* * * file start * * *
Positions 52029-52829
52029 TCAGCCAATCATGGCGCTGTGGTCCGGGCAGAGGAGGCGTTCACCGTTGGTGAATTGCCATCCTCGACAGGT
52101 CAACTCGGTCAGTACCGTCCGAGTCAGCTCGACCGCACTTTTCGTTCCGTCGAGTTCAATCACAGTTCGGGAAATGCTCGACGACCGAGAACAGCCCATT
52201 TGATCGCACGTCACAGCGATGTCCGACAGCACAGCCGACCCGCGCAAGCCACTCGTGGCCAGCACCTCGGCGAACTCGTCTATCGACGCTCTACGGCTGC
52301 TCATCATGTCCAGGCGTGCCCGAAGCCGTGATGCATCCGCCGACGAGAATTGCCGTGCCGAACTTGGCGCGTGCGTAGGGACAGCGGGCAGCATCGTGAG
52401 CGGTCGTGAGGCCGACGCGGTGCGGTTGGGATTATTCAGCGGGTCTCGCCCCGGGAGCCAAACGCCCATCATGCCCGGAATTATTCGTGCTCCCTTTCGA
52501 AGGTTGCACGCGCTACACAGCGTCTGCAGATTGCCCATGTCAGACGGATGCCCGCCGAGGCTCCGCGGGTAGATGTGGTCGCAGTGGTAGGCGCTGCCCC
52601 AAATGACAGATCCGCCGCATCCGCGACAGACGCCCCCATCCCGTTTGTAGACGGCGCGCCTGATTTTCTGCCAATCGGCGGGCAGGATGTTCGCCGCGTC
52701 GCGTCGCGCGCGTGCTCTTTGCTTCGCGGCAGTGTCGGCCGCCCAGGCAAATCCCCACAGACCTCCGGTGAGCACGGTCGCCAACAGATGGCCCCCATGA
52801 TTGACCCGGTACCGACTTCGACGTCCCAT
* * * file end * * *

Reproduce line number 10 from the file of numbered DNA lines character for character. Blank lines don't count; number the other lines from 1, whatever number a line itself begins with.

52801 TTGACCCGGTACCGACTTCGACGTCCCAT